Check out our Forum Rules. Lets keep this forum an enjoyable place to visit.
Now, I never thought much of this, but for some reason I always find the side of my knuckles of my first finger pressing against the fingerboard of the C string of my viola, and G of my violin. This is inhibiting my ability to do a clean first finger vibrato and I don't think my elbow is liking how far underneath the instrument I have gone. I want to release the tension that attempting to do the vibrato on those strings create. This is for all of my fingers. I find my tricep tightens when doing second, third, and fourth finger vibrato (including first), and this is eliminated in third position. My thumb is loose and relaxed ...am I perhaps pulling my elbow under the instrument too much to compensate?
Note: I have small fingers and on the C and G, my elbow actually nearly comes up to the rib of the instrument ...is this natural?
Edit: I just practiced a few things and noticed my wrist itself is relaxed, but my forearm isn't. On any of the strings and fingers, my forearm tightens up. I'm able to do clean vibrato for a few seconds before feeling the tension. If I keep practicing slow vibrato, will this perhaps rid of the tension?
Also, I play without a shoulder rest or anything. I find myself perfectly content with just the instrument itself.
I have a similar problem with my first finger on the G string, especially in low one, and I have reasonably big hands. My elbow doesn't come up the way you are describing though (as far as I can make out).
A picture or video of you playing would help as it's difficult to know exactly what you mean about your elbow.
Since "knuckle" can get a little confusing (you have three on each finger), I'm going to use the "official" definitions of the parts of the finger, as given by http://www.simplybodylanguage......names.html.
- Tip segment: Distal phalanx.
- Middle segment: Middle phalanx.
- Bottom segment: Proximal phalanx
If you're talking about your proximal phalanx, or the knuckle between it and your palm touching the side near the E string, I understand the problem. I have it, too, although I don't really have a vibrato yet, so it hasn't been an issue for me.
I don't think you need to bring your hand over more (which is what bring your elbow further to the right would get you), you need to bring it UP more, and twist the hand more to get the finger back down where it needs to be. For me, that does put more stress on the shoulder and triceps, especially when the hand is extended far out. Twisting the hand more puts more stress on the forearm.
Since it's related to how far out the hand is, there are two possible answers. Practice it (gently) until your body adapts, or get a smaller instrument. I'm guessing the problem is worse on the viola than the violin?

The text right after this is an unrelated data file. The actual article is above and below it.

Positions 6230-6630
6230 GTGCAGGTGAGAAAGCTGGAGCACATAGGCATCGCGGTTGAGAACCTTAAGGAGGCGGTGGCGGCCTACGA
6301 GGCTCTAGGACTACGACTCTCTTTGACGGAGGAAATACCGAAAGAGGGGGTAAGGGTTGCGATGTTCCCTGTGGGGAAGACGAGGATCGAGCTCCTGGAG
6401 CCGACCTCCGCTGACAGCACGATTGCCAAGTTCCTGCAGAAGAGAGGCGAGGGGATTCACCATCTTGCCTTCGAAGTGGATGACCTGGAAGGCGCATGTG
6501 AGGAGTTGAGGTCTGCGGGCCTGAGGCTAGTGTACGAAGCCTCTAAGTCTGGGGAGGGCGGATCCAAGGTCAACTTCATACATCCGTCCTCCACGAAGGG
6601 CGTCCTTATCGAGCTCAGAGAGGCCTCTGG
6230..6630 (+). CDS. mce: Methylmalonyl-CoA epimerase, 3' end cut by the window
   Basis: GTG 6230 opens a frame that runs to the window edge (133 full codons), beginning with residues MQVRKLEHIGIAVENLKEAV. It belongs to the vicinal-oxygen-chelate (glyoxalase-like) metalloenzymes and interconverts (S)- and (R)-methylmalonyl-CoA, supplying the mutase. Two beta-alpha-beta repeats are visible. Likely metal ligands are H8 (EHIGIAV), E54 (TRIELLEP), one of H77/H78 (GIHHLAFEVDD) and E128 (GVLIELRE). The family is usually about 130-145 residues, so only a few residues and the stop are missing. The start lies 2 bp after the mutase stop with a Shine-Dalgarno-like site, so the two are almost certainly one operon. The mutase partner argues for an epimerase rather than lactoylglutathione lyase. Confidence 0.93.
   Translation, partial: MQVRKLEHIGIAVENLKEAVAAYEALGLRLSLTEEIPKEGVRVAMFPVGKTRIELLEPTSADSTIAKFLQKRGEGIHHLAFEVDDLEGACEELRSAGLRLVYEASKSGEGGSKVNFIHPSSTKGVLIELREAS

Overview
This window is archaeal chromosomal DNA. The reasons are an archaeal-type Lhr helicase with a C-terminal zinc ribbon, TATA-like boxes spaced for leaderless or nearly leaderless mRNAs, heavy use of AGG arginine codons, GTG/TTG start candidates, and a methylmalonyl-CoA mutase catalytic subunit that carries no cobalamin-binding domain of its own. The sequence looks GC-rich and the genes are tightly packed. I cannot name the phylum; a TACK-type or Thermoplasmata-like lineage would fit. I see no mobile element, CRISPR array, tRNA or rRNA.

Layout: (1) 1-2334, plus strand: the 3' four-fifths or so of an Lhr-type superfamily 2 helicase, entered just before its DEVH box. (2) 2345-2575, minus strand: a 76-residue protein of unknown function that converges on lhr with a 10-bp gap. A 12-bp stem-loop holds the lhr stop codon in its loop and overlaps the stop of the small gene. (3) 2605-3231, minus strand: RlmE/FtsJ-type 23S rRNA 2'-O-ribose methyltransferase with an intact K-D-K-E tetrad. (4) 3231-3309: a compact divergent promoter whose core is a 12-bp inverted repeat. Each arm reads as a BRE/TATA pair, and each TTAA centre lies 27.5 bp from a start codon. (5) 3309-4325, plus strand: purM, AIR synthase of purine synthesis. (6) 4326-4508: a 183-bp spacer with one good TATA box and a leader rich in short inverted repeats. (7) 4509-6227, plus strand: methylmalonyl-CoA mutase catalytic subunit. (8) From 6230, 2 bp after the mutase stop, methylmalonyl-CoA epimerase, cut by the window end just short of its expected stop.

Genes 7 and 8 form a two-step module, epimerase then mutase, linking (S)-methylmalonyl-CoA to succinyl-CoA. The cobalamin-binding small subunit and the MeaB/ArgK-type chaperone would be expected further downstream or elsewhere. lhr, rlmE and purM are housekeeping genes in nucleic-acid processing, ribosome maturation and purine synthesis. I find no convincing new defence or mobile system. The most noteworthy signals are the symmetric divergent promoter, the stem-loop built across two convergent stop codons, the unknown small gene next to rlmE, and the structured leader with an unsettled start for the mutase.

I just tried an experiment, related to some stuff my teacher has been wanting me to try. Since you don't use a chinrest or shoulder rest, this may work well for you.
Put your chin on the RIGHT side of the tailpiece. This will make it just as secure as on the left as far as pulling away from your neck, and more secure about slipping forward. It will allow you (force you, really) to move the neck considerably back, which is a much more comfortable place for your left hand. I find it somewhat less comfortable for bowing, but not impossible.
The biggest downside is that I can't really see what I'm doing. For the left hand, that's not a problem - I can tell by ear whether I'm getting it right or wrong. For bowing, not so wonderful. A mirror would probably be a necessity until you learned to tell by feel whether your bowing is right or not. For an experiment, it can be lived with.
Play a few easy things to get halfway adjusted to it, then try some of the vibrato stuff, see if it makes a significant difference. It's a MUCH better angle for the left hand, so I'm suspecting it will.
According to my teacher, this is the way violin was played before chinrests and shoulder rests came along. They also played in sort of a 2nd position, reaching way up to play what we consider 1st position. The heel of the hand was used to tilt the violin back and forth to make hitting the various strings easier. I have no idea whether I'm going to go to that style, but I'm going to experiment with it some, because I haven't found a chinrest yet that works for me.
Same for you - I'm not suggesting you should switch to this style, but I am suggesting you should work with it for a while and see if it, or any pieces of it, work for you.
Most Users Ever Online: 231
Currently Online: , BillyG, ryonass, bocaholly, MoonShadows
Currently Browsing this Page:
Kevin M.: 1969
Guest Posters: 2
Newest Members:joshuaex4, jacquelinewg11, Efabeksic, jacquelinemu60, madelynjc1, jewellne2
Administrators: Fiddlerman: 13967, KindaScratchy: 1732, coolpinkone: 4168, BillyG: 2743, MrsFiddlerman: 0, Jimmie Bjorling: 0